In an unusual partnership, Orleans Parish District Attorney Leon Cannizzaro announced plans Tuesday to start a new conviction integrity unit in his office to be run with the Innocence Project, a legal defense group that investigates wrongful convictions.
In a city that has seen several decades-old murder and rape convictions overturned in recent years, Cannizzaro said the initiative would underscore his dedication to fairness for both victims and defendants. He did not describe the proposal in detail, which he said has been six months in the making. Funding remains in the works, he said.
"There is nothing more detrimental to the reputation and health of a criminal justice system than intentional misconduct by law enforcement agencies," Cannizzaro said in his annual "State of the Criminal Justice System" address at the Rev. Dr. Martin Luther King Charter School in the Lower 9th Ward.
The speech came the night before the opening of the qualifying period for the November elections for several positions, including those of all Orleans Parish Criminal District Court judges and the district attorney. One challenger has announced. Lionel "Lon" Burns, a criminal defense attorney, said Tuesday that he would run to unseat Cannizzaro.
Cannizzaro touted reforms he pushed since taking office in 2008, like establishing policies to prevent defendants from being let out of jail because prosecutors had missed the legally mandated deadline to file charges. He also said increased cooperation with the New Orleans Police Department and federal agencies has led to higher conviction rates for gun and violent crimes.
"I can report to the citizens of New Orleans that the criminal justice system is more robust, more aggressive, more modern and -- most importantly -- fairer than its predecessor, and is perhaps the strongest criminal justice system in the modern era of this city," Cannizzaro said.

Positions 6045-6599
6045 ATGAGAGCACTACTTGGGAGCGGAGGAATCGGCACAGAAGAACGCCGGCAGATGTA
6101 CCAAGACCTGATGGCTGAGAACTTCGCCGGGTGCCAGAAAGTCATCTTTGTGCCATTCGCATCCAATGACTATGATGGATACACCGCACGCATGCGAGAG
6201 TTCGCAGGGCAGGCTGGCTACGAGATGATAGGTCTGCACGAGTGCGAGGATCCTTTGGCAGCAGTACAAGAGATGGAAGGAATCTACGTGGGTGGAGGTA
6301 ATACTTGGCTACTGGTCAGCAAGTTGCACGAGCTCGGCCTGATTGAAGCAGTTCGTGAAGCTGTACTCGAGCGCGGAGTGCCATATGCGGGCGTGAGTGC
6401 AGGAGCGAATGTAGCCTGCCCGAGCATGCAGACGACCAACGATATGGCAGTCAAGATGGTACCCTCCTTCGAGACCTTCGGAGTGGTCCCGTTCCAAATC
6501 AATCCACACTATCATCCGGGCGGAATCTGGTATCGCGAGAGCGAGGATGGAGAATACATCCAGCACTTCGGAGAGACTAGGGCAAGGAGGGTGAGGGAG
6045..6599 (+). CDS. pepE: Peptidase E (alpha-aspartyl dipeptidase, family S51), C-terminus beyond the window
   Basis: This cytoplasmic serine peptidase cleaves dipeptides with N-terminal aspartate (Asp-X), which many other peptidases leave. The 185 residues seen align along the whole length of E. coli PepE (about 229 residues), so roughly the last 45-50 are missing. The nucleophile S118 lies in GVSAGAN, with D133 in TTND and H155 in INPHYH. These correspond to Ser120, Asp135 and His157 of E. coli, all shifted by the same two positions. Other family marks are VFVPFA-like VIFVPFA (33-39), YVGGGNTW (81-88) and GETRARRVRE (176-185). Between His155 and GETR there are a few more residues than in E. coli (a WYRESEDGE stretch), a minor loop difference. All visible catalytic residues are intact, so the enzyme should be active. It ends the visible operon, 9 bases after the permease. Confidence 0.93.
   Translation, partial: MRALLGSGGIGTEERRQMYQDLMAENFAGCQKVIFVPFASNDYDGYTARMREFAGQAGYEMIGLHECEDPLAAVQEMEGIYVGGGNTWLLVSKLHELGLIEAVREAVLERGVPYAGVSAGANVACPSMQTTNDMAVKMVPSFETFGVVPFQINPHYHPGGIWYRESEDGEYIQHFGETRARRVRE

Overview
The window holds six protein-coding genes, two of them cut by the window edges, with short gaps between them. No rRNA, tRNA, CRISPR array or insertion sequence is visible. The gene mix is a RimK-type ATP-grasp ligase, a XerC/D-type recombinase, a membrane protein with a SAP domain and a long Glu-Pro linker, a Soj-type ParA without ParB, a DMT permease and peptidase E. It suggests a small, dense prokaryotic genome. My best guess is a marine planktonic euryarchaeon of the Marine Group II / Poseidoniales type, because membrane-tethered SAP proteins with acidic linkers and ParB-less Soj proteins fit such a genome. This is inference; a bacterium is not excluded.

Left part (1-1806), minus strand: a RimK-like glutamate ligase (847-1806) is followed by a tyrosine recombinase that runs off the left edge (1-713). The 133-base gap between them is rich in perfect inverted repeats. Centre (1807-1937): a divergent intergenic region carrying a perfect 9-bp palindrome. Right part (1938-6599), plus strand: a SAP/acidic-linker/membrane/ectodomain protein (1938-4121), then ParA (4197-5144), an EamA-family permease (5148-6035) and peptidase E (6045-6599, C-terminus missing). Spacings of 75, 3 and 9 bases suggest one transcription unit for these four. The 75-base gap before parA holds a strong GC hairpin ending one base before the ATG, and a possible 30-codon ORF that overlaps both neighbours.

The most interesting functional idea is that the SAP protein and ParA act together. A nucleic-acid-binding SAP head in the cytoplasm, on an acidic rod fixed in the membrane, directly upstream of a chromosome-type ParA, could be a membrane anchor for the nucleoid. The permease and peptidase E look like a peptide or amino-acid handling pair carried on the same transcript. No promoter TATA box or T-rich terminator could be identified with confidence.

The city's Chief Public Defender Derwyn Bunton said in an email that he agreed the system has improved, but argued that "serious problems persist." He said the city's "user-pay" system to fund the Orleans Public Defenders Office is unreliable and inadequate, resulting in "dangerously high caseloads in some courts, raising the risk of unfair and erroneous outcomes," as well as undermining efficiency.
The room was packed with politicians and law-enforcement leaders, including U.S. Attorney Kenneth Polite, New Orleans Mayor Mitch Landrieu, federal ATF Special Agent In Charge Philip Durham and Interim New Orleans Police Superintendent Lt. Michael Harrison.
Cannizzaro "has had a very, very, very close relationship with the New Orleans Police Department," Landrieu told the crowd, adding that last year, the Metropolitan Crime Commission found that felony conviction rates were at their highest since 1999.
City Councilman Jason Williams, a longtime criminal defense attorney, said he believed the district attorney's proposed conviction integrity unit would "change the entire dynamic of our criminal justice system."
"When the wrong person goes to jail, it means the perpetrator is left on our streets to offend and reoffend again," he told the audience.
Among the accomplishments the district attorney emphasized in his speech:
Cannizzaro said he renewed a focus on juvenile delinquency proceedings, through improving the juvenile diversion program for non-violent juveniles to steer them away from crime, while transferring violent offenders to the adult system.
He said he quadrupled the size of his "progressive" diversion program, which allows nonviolent defendants to avoid felony convictions. They receive assistance from counselors in finding a job, education, training and substance abuse counseling. The recidivism rate for participants is less than 5 percent, he said, compared to 50 percent for people leaving the Department of Corrections.
He said his office now provides support to 10 times more victims and witnesses than his predecessors.